the same temperature. We also know that in the case of glass
tumbler of ice cold water, heat flows from the environment to
11.1 Introduction
11.2 Temperature and heat
11.3 Measurement of
temperature
11.4 Ideal-gas equation and
absolute temperature
11.5 Thermal expansion
11.6 Specific heat capacity
11.7 Calorimetry
11.8 Change of state
11.9 Heat transfer
11.10 Newton’s law of cooling
Summary
Points to ponder
Exercises
not to be republished
the glass tumbler, whereas in the case of hot
tea, it flows from the cup of hot tea to the
environment. So, we can say that heat is the
form of energy transferred between two (or
more) systems or a system and its
surroundings by virtue of temperature
difference. The SI unit of heat energy
transferred is expressed in joule (J) while SI unit
of temperature is kelvin (K), and
°
C is a
commonly used unit of temperature. When an
object is heated, many changes may take place.
Its temperature may rise, it may expand or
change state. We will study the effect of heat on
different bodies in later sections.
11.3  MEASUREMENT OF TEMPERATURE
A measure of temperature is obtained using a
thermometer. Many physical properties of
materials change sufficiently with temperature
to be used as the basis for constructing
thermometers. The commonly used property is
variation of the volume of a liquid with
temperature. For example, a common
thermometer (the liquid-in-glass type) with
which you are familiar. Mercury and alcohol are
the liquids used in most liquid-in-glass
thermometers.
Thermometers are calibrated so that a
numerical value may be assigned to a given
temperature. For the definition of any standard
scale, two fixed reference points are needed.
Since all substances change dimensions with
temperature, an absolute reference for
expansion is not available. However, the
necessary fixed points may be correlated to
physical phenomena that always occur at the
same temperature. The ice point and the steam
point of water are two convenient fixed points
and are known as the freezing and boiling points.
These two points are the temperatures at which
pure water freezes and boils under standard
pressure. The two familiar temperature scales
are the Fahrenheit temperature scale and the
Celsius temperature scale. The ice and
steam point have values 32 °F and 212 °F
respectively, on the Fahrenheit scale and 0 °C
and 100 °C on the Celsius scale. On the
Fahrenheit scale, there are 180 equal intervals
between two reference points, and on the celsius
scale, there are 100.
Fig. 11.1 A plot of Fahrenheit temperature (t
F
) versus
Celsius temperature (t
c
).
A relationship for converting between the two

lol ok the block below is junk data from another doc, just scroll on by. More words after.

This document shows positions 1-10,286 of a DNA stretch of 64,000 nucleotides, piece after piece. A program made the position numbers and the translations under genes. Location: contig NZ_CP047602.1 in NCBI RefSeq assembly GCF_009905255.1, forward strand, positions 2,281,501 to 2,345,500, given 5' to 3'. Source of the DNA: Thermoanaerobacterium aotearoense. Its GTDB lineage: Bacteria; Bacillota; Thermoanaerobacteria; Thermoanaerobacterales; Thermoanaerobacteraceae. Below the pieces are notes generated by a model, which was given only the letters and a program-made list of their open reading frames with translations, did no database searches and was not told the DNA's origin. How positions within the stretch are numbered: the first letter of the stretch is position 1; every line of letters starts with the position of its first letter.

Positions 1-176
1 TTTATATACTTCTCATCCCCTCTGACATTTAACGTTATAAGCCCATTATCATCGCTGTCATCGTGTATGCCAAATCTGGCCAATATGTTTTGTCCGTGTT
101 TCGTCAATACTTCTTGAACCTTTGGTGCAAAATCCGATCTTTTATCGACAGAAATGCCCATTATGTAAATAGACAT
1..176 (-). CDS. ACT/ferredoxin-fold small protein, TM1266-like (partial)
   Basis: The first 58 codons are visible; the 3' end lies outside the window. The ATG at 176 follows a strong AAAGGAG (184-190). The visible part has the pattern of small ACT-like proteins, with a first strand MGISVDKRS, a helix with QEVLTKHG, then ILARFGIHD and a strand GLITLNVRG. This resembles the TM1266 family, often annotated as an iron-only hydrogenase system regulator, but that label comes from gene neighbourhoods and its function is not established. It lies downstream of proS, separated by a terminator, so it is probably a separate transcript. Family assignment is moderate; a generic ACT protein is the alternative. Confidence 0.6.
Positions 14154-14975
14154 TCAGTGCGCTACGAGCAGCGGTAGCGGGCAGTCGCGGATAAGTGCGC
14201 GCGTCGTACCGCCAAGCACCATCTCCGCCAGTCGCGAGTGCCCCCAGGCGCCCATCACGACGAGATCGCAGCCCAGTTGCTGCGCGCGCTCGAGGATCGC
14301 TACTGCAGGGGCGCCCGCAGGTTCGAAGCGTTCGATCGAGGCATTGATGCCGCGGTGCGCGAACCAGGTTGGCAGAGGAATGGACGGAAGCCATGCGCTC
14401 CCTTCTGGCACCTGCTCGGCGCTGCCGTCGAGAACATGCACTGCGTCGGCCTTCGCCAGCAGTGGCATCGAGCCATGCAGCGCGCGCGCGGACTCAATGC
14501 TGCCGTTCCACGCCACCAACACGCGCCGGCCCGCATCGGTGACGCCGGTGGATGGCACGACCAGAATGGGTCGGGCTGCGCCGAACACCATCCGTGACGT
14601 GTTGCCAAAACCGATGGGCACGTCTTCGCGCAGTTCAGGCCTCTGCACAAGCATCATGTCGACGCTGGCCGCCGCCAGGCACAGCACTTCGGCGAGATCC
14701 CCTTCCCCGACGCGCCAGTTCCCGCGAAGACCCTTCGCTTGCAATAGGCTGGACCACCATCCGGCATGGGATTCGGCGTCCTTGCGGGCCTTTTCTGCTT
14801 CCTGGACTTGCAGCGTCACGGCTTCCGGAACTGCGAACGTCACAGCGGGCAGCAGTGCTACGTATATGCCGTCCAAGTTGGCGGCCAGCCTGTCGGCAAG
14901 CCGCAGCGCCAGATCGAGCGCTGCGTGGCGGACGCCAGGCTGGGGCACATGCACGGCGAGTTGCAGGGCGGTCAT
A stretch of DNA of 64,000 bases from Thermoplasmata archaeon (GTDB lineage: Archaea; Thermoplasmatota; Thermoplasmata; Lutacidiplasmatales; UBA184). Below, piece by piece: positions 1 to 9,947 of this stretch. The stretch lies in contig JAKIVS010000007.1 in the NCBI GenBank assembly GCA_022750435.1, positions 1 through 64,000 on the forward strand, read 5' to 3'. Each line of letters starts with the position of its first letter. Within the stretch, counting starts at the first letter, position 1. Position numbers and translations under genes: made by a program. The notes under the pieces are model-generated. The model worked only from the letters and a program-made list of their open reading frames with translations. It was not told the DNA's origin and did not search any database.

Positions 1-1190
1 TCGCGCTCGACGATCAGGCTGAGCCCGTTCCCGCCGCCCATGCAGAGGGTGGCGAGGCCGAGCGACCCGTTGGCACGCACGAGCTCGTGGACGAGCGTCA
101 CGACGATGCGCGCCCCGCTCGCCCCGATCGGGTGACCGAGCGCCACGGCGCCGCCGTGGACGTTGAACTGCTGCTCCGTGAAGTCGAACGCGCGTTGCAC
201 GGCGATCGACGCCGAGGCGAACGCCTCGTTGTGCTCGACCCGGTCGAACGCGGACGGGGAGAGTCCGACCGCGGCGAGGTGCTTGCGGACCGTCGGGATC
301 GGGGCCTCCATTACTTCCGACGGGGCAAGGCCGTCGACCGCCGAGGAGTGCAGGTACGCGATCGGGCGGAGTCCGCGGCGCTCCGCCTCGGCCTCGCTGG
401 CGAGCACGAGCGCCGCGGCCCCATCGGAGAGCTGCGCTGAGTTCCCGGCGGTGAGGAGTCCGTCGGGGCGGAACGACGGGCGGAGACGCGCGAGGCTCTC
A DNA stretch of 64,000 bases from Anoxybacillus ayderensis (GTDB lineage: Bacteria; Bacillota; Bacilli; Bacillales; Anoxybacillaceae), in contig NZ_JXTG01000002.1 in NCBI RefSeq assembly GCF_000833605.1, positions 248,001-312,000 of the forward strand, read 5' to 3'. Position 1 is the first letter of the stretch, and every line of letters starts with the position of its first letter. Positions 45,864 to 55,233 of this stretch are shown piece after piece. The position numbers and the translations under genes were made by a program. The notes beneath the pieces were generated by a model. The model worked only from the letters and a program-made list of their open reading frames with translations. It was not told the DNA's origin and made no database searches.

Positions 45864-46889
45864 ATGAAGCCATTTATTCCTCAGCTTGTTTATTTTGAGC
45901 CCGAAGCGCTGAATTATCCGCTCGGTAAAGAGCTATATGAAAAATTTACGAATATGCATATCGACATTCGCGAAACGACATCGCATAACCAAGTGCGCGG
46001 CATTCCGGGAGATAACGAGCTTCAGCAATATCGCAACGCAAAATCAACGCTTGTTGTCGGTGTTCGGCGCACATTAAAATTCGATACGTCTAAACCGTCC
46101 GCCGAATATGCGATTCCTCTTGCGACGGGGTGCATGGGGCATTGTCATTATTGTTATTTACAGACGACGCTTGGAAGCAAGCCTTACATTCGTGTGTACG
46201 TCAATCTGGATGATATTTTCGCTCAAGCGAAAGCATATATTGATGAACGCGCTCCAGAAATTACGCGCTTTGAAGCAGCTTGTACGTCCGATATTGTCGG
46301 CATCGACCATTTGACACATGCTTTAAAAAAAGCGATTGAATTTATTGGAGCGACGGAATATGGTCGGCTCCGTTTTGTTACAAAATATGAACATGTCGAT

scales may be obtained from a graph of
Fahrenheit temperature (t
F
) versus celsius
temperature (t
C
) in a straight line (Fig. 11.1),
whose equation is
t t
F C
–32
180 100
=
(11.1)
11.4  IDEAL-GAS EQUATION AND ABSOLUTE
TEMPERATURE
Liquid-in-glass thermometers show different
readings for temperatures other than the fixed
points because of differing expansion properties.
A thermometer that uses a gas, however, gives
the same readings regardless of which gas is
used. Experiments show that all gases at low
densities exhibit same expansion behaviour. The
variables that describe the behaviour of a given
quantity (mass) of gas are pressure, volume, and
temperature (P, V, and T )(where T = t + 273.15;
t is the temperature in °C). When temperature
is held constant, the pressure and volume of a
quantity of gas are related as  PV = constant.
This relationship is known as Boyle’s law, after
Robert Boyle (1627-1691) the English Chemist
who discovered it. When the pressure is held
constant, the volume of a quantity of the gas is
related to the temperature as V/T = constant.
This relationship is known as Charles’ law, after
the French scientist Jacques Charles (1747-
1823). Low density gases obey these laws, which
may be combined into a single relationship.
THERMAL PROPERTIES OF MATTER 275
not to be republished
276 PHYSICS
Notice that since PV = constant  and V/T =
constant for a given quantity of gas, then PV/T
should also be a constant. This relationship is
known as ideal gas law. It can be written in a
more general form that applies not just to a given
quantity of a single gas but to any quantity of
any dilute gas and is known as ideal-gas
equation:
PV
R
T
µ =
or PV = µRT (11.2)
where, µ is the number of moles in the sample
of gas and R is called universal gas constant:
R = 8.31 J mol
–1
K
–1
In Eq. 11.2, we have learnt that the pressure
and volume are directly proportional to
temperature : PV ? T. This relationship allows a
gas to be used to measure temperature in a
constant volume gas thermometer. Holding the
volume of a gas constant, it gives P ?T. Thus,
with a constant-volume gas thermometer,
temperature is read in terms of pressure. A plot
of pressure versus temperature gives a straight
line in this case, as shown in Fig. 11.2.
However, measurements on real gases deviate
from the values predicted by the ideal gas law
at low temperature. But the relationship is linear
over a large temperature range, and it looks as